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Initial Impressions - Buenos Aires Culture Nuggets

I’ve only been in Buenos Aires for ten days so far, but I feel like I’ve packed in more living than I do in a month at home. The energy of the city is chaotic, yet invigorating. Since flying in I’ve already visited the Cementerio de la Recoleta, walked across Avenida 9 de Julio - the widest avenue in the world - stayed up into the wee hours of the night socializing and dancing, and gone running through the numerous parks and green spaces of the city, absorbing the alternating towers of trees and monuments. Buenos Aires is absolutely a different place, but in some levels it hasn’t been an enormous jump from my life back home. My host mother makes sure I’m very comfortable, I’m surrounded by enthusiastic American companions and welcoming locals, and my seven years spent studying Spanish back home finally have a chance to prove their worth.
 Avenida 9 de Julio, the widest avenue in the world!

I haven’t been immune to culture shock, but to me that term is a little misleading, as it leads me to envision one giant, instantaneous jolt upon arrival. My adaptations so far feel more like responses to smaller happenings. Culture nuggets, I like to call them. Though small on their own, when combined they still create the feeling of navigating a challenging new landscape.
 Monument in the park on Avenida Libertador

It’s the small things that throw me off, like the slightly different layout of the keyboards on Argentine computers. The first time I logged on a desktop here, it took me about 5 minutes to figure out how to type the ´@´ key (which is called ‘arroba’ in spanish). Or how most stores don´t display prices on anything for sale. Though a small inconvenience, it disrupts my American inherent, unconscious values such as efficiency, straightforwardness, and an accustomation to consumer entitlement. Wandering the store without being able to compare prices makes it hard for me to organize my shopping trip and manage my budget. This may be more representative of a more relaxed consumer culture, but I have also discovered that there is an economic rationale behind this: the Argentine peso is not nearly as stable a currency as the dollar, and inflation can cause frequent fluctuation of prices. It would be very unwieldy to keep changing price tags throughout the store with every change in value. It’s also shrewd in terms of competition: by not labeling prices, it impedes the customer from making comparisons between stores and more likely just to buy from their present store. I’ve discovered this flexibility is a necessary adaptation in many areas.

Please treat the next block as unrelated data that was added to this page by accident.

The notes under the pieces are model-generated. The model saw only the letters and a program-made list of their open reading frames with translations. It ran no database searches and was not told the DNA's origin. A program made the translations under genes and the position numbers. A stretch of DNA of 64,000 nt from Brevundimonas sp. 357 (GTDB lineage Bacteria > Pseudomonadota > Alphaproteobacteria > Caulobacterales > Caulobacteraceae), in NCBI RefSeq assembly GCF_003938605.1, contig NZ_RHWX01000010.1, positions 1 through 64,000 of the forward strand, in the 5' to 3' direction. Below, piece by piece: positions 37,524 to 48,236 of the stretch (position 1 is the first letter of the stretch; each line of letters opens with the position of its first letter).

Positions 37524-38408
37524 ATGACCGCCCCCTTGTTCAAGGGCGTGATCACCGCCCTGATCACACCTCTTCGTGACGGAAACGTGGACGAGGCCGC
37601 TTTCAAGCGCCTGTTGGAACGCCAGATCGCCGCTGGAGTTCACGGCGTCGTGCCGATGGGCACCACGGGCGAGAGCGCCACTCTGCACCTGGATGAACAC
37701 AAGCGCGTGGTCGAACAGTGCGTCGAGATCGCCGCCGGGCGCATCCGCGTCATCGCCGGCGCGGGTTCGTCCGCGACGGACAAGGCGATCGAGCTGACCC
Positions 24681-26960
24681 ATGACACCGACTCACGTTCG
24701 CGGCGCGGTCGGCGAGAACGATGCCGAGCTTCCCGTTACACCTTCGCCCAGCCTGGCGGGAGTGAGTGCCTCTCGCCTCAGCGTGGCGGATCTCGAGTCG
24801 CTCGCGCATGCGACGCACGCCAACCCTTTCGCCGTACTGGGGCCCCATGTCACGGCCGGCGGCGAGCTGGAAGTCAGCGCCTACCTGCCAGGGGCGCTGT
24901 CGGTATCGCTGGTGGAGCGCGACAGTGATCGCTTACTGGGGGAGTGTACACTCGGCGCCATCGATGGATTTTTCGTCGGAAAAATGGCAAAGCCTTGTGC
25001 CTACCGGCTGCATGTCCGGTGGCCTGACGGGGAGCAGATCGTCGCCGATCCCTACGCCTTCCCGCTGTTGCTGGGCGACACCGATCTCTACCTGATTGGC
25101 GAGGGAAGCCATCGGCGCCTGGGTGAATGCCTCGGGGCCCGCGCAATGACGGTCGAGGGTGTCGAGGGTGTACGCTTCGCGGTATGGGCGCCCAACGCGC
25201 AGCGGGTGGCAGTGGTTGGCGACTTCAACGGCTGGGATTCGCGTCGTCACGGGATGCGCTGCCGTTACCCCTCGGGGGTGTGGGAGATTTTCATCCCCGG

The more laid back nature of Argentine culture is apparent in other areas as well. One of the most obvious is the overall pace of the day, especially towards dinner time. Argentines like to indulge in a relaxed, stretched out dinner known as the ‘sobremesa’ that begins around 9 or 10 pm. This longer dinner time emphasizes coming together and building relationships rather than optimizing dinner as a quick way to refuel before the next activity, as we are prone to do in America. This late dinner time has been one of the most difficult things to adjust to as a gringo, but the ubiquitous empanada kiosks make for a convenient snack. And after only about a week and a half, I am coming to appreciate the way the afternoon feels elongated. The relaxed pace can be a pleasant change from the go-go-go mentality I succumb to at college in the states.

But it would be erroneous to make a blanket statement that everything is simply more relaxed in Argentina. In some areas it can be even more straightforward than what I’m used to in America. For example, I sparked a conversation with an Argentine girl one night while I was out and we talked for a few hours. Throughout this time, on several occasions she sought to reaffirm that I did indeed like her and was not bored by her. After some reflection the next day I realized that Argentine men can be very direct in speaking to women, with lots of apparent come-ons and compliments to assert their interest. My casual style of taking the conversation more slowly to feel it out could have come off as aloof or bland.

There are also many small things that I love about living in Buenos Aires. Fresh fruit vendors populate every couple of street corners in the city, allowing easy access to succulent peaches, plums, grapes, bananas, and mangos. Every instance crossing the street turns into a miniature adventure - the traffic style is more fluid and chaotic than in the states, and pedestrians are not afraid to take the initiative to hop across whenever there is a small break in the cars, not waiting for the go-ahead light. Somehow it works out for everyone - I have not seen a single accident since arriving. The city is a carnivore’s paradise - I’ve had some of the best meat of my life here, especially on CEA trips to a local peña restaurant and Tigre delta, a short train ride from the city. The empanadas, choripan (sausage sandwiches similar to bratwurst), and carne asado (grilled beef) certainly satisfy my hunger.

 One of the many fresh fruit stands in the city

It still feels unreal to be here after so much planning and anticipation, like I’m living someone else’s life. Yet I couldn’t be more excited about the challenges and joys of my new home. I know that over time I will be able to master both the large and small changes with patience and perseverance!
 Yo mismo on a river cruise in Tigre Delta

Maximilian Mohr is the Spring 2014 CEA MOJO in Buenos Aires, Argentina. He is currently a junior at William and Mary.

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